Senses of Shwedagon
Yangon’s Shwedagon Pagoda rises up from the city’s skyline as a holy skyscraper.
Daylight yields sunrays reflected from a gold-covered surface. In nighttime it is otherworldly, an illuminated beacon to draw in gawkers and worshippers alike. Shwedagon is a special place at any time of day, but the transition from night into dawn is not to be missed.
The temple engages your senses. Leave enough time to put your camera and notebook away and simply wander around the outskirts, allowing the experience to infiltrate each one of your senses.
Shwedagon is striking. It sits in a low-rise neighborhood to the north of central Yangon, and is by far the most prominent aspect of the city’s skyline. Adjectives to describe it are clichés, but when you’re standing in front of it, imposing, majestic and powerful come to mind.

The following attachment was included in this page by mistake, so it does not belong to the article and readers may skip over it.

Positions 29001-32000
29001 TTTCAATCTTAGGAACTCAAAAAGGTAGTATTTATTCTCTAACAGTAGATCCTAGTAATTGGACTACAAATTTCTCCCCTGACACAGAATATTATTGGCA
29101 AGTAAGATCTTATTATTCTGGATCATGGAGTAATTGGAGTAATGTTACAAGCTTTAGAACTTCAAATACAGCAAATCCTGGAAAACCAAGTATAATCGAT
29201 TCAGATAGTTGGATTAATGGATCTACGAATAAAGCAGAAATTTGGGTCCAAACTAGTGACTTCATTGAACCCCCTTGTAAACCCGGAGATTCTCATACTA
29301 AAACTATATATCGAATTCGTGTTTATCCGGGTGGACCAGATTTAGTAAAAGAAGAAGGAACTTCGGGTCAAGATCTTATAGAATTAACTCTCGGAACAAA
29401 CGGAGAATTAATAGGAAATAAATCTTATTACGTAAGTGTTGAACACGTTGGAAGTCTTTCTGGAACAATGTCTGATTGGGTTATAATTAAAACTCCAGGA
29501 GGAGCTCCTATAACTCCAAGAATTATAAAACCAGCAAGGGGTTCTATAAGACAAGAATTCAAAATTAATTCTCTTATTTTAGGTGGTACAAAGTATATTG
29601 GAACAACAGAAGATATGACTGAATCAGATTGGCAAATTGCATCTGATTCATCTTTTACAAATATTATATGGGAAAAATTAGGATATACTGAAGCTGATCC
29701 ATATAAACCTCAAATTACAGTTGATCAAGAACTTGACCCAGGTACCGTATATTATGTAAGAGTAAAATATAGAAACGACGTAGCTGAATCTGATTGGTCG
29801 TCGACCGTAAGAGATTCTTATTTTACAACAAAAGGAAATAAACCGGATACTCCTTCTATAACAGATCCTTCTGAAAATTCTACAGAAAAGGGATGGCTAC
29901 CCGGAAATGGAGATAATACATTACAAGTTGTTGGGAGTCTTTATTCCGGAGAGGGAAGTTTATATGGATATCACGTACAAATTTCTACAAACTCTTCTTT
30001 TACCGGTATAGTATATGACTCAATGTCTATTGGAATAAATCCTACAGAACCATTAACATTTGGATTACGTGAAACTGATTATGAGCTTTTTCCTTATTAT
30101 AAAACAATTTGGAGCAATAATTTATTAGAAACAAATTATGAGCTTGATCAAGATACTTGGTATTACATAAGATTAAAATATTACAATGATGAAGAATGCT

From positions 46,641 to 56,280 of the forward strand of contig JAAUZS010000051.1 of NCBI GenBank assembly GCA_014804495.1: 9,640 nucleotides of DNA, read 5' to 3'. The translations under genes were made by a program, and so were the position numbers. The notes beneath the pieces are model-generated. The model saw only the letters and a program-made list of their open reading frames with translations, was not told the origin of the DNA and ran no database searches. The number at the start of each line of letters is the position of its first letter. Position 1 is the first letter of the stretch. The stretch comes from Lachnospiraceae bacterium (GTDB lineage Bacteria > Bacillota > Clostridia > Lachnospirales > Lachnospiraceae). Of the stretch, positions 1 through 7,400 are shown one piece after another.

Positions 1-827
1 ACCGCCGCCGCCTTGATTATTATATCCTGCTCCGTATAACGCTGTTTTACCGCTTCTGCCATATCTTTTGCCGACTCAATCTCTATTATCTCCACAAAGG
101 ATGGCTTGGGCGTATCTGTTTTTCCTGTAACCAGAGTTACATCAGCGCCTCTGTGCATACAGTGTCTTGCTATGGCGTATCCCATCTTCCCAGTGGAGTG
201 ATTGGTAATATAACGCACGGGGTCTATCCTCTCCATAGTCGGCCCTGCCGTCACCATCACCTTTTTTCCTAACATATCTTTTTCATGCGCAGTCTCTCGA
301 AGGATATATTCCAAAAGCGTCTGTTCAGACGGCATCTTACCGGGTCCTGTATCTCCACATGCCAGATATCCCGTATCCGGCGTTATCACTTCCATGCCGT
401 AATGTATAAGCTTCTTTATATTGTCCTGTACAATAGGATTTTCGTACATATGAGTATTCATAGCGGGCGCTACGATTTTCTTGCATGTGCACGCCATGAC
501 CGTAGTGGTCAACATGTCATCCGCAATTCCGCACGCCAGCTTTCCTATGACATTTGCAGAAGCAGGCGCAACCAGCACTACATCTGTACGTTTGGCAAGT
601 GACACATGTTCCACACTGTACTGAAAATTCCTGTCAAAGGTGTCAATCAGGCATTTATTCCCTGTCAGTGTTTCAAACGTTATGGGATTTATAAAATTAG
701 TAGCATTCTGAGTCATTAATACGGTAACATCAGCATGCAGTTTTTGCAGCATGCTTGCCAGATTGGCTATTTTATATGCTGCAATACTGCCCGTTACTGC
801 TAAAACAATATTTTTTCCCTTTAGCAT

Shwedagon is a temple, and while tourists come to ogle, the Burmese come to pray. Incense permeates the air around the temple, infusing the outdoor setting with the feel of an intimate place of worship.
Before you enter the complex you must remove your shoes and socks. Remember that it’s a holy place to the Burmese, so be respectful. And watch where you’re walking, as you’ll be sharing the space with some of nature’s creatures.
There’s a constant chorus of birds around the pagoda. Their songs are not always musical, but they’re a reminder that nature is an important part of the Shwedagon experience.
In the early morning hours, worshippers bring breakfast and sit down in front of the pagoda to eat and pray, nourishing both body and soul. Respect the site by cleaning up anything you bring with you.
If you’re only transiting Yangon and have limited time, this is how you should spend it. Besides, how many of your friends have checked in to the Shwedagon Pagoda on Foursquare?